A Meeting of the Minds
The mentors who helped Kansas horsemanship clinician Kerry Kuhn successfully blend old-time cowboy ways with natural horsemanship.
by Fran Devereux Smith
Life on the road as an equine clinician, competitor and judge is seldom easy, especially with three young sons who take precedence over even the best of horses. After family, however, riding goals always have been a strong focus for horseman Kerry Kuhn, headquarted on the JJ Ranch near Coats, Kansas.
âMy grandfather was my whole world when I was a kid. Everything he did was from the back of a horse, and he was known as a good horseman. A good horseman back then and one today look a little different,â Kuhn explains, âbut I always admired my granddad for what he could do with a horse.â
Kuhn started his first colt at 12, then had a life-changing experience in high school. The home-ec teacher, Charlene Larson, a horsewoman for whom Kuhn had worked, told him to watch a videotape and issued a pass for him to leave class and watch the tape. It was a colt-starting demonstration by clinician Sam Powell.
âWhat I saw him do with a 2-year-old in the tape blew me away,â Kuhn says. âThe approach was geared so much more to building a willing frame of mind in that horse versus teaching one to submit and making him do it, which was all Granddad knew to do at the time.
âFrom then on, I constantly watched his horses to see if he was getting into his horsesâ minds the way Sam had with that 2-year-old. I started to see that although Granddadâs horses did what he wanted, the one thing those horses never could do was relax. I wanted what my granddad had, but I wanted to add this other approach because what his horses lacked was the one thing I thought I might need most.â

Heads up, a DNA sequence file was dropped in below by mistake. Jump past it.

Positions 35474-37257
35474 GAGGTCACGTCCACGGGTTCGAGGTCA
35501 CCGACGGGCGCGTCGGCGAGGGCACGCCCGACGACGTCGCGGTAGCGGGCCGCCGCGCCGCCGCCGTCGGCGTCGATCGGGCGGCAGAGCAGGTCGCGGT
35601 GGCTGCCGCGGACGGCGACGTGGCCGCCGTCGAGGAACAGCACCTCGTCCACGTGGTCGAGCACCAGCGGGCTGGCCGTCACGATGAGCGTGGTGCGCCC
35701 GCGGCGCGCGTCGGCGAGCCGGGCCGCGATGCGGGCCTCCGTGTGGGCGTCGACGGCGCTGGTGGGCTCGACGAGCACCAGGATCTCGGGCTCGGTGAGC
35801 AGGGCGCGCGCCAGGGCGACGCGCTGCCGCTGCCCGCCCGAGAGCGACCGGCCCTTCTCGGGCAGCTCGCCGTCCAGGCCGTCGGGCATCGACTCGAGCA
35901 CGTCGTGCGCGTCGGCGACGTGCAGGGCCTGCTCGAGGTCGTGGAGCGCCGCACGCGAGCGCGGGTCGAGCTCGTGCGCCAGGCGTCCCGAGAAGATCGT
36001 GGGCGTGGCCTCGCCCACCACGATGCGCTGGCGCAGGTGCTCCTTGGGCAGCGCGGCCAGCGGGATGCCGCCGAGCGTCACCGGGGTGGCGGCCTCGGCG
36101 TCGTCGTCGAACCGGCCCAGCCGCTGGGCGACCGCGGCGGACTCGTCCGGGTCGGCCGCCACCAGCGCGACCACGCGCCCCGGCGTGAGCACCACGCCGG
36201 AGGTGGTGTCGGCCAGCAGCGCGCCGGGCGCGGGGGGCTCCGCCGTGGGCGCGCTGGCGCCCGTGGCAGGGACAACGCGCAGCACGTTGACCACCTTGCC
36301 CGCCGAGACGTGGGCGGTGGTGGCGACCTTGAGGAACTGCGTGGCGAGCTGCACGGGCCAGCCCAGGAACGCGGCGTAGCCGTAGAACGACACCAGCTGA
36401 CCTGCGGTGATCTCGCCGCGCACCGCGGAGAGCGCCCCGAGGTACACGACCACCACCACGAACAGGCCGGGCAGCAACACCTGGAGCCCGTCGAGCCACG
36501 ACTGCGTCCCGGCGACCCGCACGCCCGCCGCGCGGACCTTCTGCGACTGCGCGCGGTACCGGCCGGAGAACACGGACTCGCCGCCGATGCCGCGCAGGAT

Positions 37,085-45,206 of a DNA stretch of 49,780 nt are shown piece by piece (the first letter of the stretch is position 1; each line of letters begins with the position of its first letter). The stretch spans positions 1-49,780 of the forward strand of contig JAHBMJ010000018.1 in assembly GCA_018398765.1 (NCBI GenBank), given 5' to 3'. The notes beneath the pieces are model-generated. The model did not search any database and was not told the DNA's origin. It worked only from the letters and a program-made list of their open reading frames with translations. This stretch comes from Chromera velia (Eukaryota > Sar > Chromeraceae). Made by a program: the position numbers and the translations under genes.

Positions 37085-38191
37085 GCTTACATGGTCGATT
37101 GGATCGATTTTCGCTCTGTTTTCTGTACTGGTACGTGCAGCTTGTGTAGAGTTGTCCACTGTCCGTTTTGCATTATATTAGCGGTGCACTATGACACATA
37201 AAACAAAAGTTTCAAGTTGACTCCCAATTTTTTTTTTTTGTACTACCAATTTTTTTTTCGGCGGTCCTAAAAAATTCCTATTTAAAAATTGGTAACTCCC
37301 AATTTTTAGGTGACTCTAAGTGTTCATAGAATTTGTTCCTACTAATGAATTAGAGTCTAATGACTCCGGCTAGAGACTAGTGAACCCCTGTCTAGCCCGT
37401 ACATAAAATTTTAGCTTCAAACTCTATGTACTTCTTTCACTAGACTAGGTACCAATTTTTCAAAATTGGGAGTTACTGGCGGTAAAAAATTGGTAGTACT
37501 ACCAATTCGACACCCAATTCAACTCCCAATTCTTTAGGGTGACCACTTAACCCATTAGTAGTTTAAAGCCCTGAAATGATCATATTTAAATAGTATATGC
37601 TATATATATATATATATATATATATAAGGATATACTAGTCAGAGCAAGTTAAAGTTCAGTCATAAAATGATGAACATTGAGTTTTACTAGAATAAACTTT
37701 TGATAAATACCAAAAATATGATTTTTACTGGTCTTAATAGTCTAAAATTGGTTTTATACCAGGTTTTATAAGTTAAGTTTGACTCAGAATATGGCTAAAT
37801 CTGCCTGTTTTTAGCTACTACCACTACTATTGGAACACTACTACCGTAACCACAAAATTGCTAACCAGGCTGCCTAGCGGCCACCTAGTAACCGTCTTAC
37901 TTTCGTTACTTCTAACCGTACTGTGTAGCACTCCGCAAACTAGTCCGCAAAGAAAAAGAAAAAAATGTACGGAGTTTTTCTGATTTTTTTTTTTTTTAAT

Kuhn realized that improving his horsemanship was just a matter of learning. He got to know Sam Powell and never missed an opportunity to see Ray Hunt and watch his tapes. Whenever a clinician ventured within several hundred miles, Kuhn attended clinics and studied their methods.
He also shared everything he learned with his grandfather. âEven though he didnât do things that way, he never told me not to,â Kuhn says. âI think Granddad was excited to see my desire to learn about horses was so strong.â
It was only a matter of time before Kuhn began conducting clinics and joined Purina Millsâ Equine Influentials program although he initially struggled with the short amount of time such presentations impose on starting colts. âMy wife, Misti, helped me with that,â he says. âShe helped me see this: Whatever I could do with a horse in that short time helped people learn they could come at the horse in a way he could understand and accomplish an enormous amountâwithout forcing the horse.â
As a result, Kuhnâs attitude changed. Finding another approach was key for him, as well as the horses. âThose guys I learned from were masters at that. When a horse got a little bothered, before it became a big deal, those guys changed their approach. They just flowed in another direction. None of us have much time. If we find ourselves stuck with a horse, we have to change something and find another approach.â
Later, after Kuhnâs grandmother passed away, his grandfatherâs health deteriorated. Nonetheless, the older man watched his grandson work horses daily. At the time, Kuhn was playing around with, but hadnât yet saddled the last 2-year-old Paint Horse colt his grandfather had raised.
âAll I want to do,â his grandfather said, âis ride this horse.â
All Kuhn could think was, âHow am I going to get that done without my mom finding out?
âBut I told my granddad, âWeâre going to do this, but letâs try it in a way youâve never done it before and get this colt ready for you to ride.ââ
Kuhn wanted the colt to be his grandfatherâs willing partner, rather than be forced into submission. So the clinician prepared the colt for his first ride and an old horsemanâs last. Kuhn also planned the first ride on the day his mother was least likely to come to the barn.
A week later, his grandfather, near tears, rode the bridleless 2-year-old around the penâjust as his daughter drove up to the barn. âMom never said a word,â Kuhn commented. âShe realized how important riding that colt was to my granddad.
âNot too long after that he passed away. I had wanted to give my granddad one opportunity to step on a willing colt like that before he died. Iâm glad it worked out.â
Read Kerry Kuhnâs tips for making smooth transitions in the September issue of Western Horseman magazine. Contact KerryKuhn.com; 620-213-0939.